16.Shortest & Longest Book You Read In 2019?

A Study in Scarlet, Sir Arthur Conan Doyle was a brief 123 pages whereas The Priory of the Orange Tree by Samantha Shannon was a whopping 848 pages!

 17. Book That Shocked You The Most

The Pisces by Melissa Broder – not shocking because of the sex, although there was an awful lot of that! Oral, anal, addictive, toxic, one-night stands. No, the shocking thing here is that our main character fell in love with a fish – well a merman. A merman! I found myself wondering on several occasions What on Earth am I reading here?

18. OTP OF THE YEAR (you will go down with this ship!)

Whilst I began the year with Conan Doyle and Johnlock will always bear an inevitable appeal, I will keep with the canonical pairing of Queen Sabran and Ead Duryan in Samantha Shannon’s The Priory of the Orange Tree – clone of an immortal witch pairing up with a kick-ass magic wielding warrior priestess.

19. Favorite Non-Romantic Relationship Of The Year

Dead Pape Toothwort and the village in Max Porter’s Lanny. Porter does something extraordinary with the colloquial and everyday language in the village, turning it into something lyrical and beautiful:

he swims in it, he gobbles it up and wraps himself in it, he rubs it all over himself, he pushes it into his holes, he gargles, plays, punctuates and grazes, licks and slurps at the sound of it, wanting it fizzing on his tongue, this place of his

20. Favorite Book You Read in 2019 From An Author You’ve Read Previously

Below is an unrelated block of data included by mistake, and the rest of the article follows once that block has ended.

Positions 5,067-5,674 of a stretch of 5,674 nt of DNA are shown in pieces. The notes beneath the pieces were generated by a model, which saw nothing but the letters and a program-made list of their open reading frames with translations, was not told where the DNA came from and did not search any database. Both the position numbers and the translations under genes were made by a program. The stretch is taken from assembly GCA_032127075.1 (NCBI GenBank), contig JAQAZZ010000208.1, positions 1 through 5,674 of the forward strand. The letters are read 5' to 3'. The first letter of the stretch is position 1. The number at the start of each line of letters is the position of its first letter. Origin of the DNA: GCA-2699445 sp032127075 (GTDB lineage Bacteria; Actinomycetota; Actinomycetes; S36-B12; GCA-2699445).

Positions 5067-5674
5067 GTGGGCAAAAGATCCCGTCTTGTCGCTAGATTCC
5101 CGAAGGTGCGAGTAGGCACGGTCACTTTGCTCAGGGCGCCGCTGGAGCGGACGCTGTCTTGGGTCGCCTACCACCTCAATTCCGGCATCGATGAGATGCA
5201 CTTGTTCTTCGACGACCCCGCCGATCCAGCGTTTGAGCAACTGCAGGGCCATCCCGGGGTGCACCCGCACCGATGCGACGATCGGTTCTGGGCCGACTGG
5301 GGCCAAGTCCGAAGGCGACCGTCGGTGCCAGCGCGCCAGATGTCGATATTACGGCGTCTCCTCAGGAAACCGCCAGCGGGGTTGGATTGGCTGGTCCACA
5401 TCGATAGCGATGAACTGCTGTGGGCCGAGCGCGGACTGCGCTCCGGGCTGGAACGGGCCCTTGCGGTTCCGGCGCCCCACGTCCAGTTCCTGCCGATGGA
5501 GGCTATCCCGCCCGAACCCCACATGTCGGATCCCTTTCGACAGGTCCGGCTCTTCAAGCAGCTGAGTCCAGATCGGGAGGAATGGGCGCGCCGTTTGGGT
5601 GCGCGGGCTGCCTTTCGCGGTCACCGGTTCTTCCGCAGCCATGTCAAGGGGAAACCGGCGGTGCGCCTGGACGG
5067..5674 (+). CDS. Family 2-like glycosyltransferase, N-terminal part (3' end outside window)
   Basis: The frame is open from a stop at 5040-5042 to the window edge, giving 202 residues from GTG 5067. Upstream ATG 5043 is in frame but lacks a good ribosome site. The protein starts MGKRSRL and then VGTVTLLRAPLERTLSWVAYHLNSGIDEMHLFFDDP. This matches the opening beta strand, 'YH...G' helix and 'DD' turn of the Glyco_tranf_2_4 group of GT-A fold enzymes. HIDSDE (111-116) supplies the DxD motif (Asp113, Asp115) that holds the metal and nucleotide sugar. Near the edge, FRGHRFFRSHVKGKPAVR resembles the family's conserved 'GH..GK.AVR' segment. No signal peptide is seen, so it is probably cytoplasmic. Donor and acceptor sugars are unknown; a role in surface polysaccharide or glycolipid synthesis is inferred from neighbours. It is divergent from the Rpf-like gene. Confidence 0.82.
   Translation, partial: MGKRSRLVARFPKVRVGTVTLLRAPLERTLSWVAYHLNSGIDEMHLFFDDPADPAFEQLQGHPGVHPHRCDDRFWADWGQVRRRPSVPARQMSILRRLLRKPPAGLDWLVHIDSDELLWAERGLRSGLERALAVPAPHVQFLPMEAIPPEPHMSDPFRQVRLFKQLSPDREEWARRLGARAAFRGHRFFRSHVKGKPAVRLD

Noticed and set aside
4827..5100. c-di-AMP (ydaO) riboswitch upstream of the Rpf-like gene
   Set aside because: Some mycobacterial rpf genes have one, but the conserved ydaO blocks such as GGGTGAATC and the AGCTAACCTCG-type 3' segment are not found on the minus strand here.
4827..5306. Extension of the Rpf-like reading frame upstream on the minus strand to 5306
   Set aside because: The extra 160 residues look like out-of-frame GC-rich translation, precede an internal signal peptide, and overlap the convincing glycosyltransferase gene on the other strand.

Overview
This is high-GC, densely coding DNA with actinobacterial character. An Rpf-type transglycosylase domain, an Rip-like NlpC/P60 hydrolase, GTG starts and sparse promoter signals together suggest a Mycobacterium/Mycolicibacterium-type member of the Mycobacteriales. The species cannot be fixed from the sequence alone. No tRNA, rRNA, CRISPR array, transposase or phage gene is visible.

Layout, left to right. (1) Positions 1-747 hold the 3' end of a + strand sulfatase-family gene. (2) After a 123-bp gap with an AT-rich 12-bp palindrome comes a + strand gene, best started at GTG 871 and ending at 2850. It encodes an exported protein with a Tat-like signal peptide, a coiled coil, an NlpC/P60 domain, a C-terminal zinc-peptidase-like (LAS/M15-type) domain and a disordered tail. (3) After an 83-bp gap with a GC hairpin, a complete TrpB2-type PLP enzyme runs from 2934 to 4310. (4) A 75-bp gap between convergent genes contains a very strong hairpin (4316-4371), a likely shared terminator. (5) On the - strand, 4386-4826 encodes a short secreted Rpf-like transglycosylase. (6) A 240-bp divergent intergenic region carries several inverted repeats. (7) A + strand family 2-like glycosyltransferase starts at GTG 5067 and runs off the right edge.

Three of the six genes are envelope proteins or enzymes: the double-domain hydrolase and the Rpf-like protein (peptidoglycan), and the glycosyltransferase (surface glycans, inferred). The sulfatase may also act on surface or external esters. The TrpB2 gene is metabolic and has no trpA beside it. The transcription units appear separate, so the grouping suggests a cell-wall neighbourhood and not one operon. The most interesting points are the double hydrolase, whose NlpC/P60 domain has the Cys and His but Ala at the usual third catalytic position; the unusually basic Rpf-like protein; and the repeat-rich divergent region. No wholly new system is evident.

I would again cite Lanny above as something extraordinary, just as wonderful and awe inspiring as Grief is the Thing with Feathers.

21. Best Book You Read In 2019 That You Read Based SOLELY On A Recommendation From Somebody Else/Peer Pressure/Bookstagram, Etc.:

Wakenhyrst by Michelle Paver, a recommendation from a work colleague with a very gothic sensibility and who, I am sure, is enjoying the BBC Dracula at the moment!

22. Newest fictional crush from a book you read in 2019?

Zachary Ezra Rawlins, the son of the fortune teller in Erin Morgenstern’s gorgeous The Starless Sea.

23. Best 2019 debut you read?

Freshwater from Akwaeke Emezi.

24. Best Worldbuilding/Most Vivid Setting You Read This Year?

Again, for the sheer vividness of the setting of the community of the village, generated through voice in a remarkable manner, I’d say Lanny.

But I’d also like to add as an honourable mention Deeplight by Frances Hardinge.

25. Book That Put A Smile On Your Face/Was The Most FUN To Read?

Edgedancer by Brandon Sanderson for the sheer fun of this extended interlude in the world of Roshar.